Sepsis: When an Ordinary Infection Turns Deadly
An infection can be as dangerous as a heart attack if sepsis strikes. The response should be just as urgent.
By Dr. Sanjay Gupta
Don't Miss This
Sign Up for OurDr. Sanjay Gupta's Health MattersNewsletter
Thanks for signing up!You might also like these other newsletters:
Sepsis happens when the immune system gets confused. Instead of attacking the invading bacteria or virus, the immune system overreacts and attacks the body itself. Any infection can become septic, and there is little time to lose when that happens.
When sepsis strikes outside a hospital, it is fatal 75 percent of the time. Even when it strikes inside a hospital, it is fatal 25 percent of the time.
The Mayo Clinic in Rochester, Minn., is trying to improve those odds. They have created an emergency response team for sepsis, similar to the emergency teams that respond when a patient’s heart has stopped. "It becomes very important that this is recognized early,” said Kannan Ramar, MD, a specialist in critical care at the Mayo Clinic. “It’s similar to treating a heart attack or stroke where you have a very short window.”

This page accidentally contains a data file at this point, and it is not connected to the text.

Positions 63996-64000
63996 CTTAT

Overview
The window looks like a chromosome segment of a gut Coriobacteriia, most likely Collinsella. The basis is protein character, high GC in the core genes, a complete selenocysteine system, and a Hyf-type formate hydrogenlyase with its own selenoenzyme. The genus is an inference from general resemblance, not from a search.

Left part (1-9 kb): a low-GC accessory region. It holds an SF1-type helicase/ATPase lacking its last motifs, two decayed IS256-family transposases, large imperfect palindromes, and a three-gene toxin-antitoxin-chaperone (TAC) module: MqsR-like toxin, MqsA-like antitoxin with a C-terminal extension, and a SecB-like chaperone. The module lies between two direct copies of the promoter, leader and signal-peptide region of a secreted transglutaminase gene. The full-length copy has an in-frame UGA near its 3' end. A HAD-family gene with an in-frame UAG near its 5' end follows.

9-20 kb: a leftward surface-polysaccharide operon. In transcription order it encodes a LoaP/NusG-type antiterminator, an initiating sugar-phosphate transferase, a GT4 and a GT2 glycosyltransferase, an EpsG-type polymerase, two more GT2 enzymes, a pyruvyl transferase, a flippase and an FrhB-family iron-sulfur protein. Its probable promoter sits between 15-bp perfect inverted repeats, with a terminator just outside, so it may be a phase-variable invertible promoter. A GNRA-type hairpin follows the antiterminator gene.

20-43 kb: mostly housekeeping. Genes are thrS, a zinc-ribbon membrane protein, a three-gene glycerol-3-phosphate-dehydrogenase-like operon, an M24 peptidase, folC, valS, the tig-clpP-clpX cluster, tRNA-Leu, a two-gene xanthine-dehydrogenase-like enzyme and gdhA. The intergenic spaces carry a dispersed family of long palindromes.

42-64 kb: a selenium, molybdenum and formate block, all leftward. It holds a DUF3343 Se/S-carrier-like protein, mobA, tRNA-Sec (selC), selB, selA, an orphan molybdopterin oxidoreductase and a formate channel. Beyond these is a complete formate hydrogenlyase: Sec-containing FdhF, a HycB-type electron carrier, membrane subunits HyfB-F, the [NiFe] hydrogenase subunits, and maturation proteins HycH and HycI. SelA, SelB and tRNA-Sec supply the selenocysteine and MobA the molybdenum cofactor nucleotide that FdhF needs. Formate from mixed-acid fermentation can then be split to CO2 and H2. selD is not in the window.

That window is six hours. To be able to respond in time, Mayo continually monitors patients’ heart rate, temperature and blood pressure. If there are red flags, a blood test is performed. If sepsis is discovered, the response team goes into action.
Video: A Student Felt A Sharp Pain In Her Side. This Is How Her Organs Shut Down.
High-Intensity Workout: A 22-Minute Routine to Get Back on Track
This Photo Reveals The Truth About How Long It Really Takes To Get Visible Abs
Yes, You Can Wear Metallics
Queen Elizabeth and Prince Philip are cousins
Why Im Getting a Divorce
How to Glue Glass
5 Ways to Use Feng Shui to Improve Your SexLife
6 Off-The-Floor Ab Exercises
How to Turn 1 Skirt Into 30 Outfits
How to Choose a Song for a First Dance
The Bronzers Gigi Hadid, Kim Kardashian, and More Swear By
How to Name Your New Puppy or Dog
Fashionable Hairstyles for Women Over 50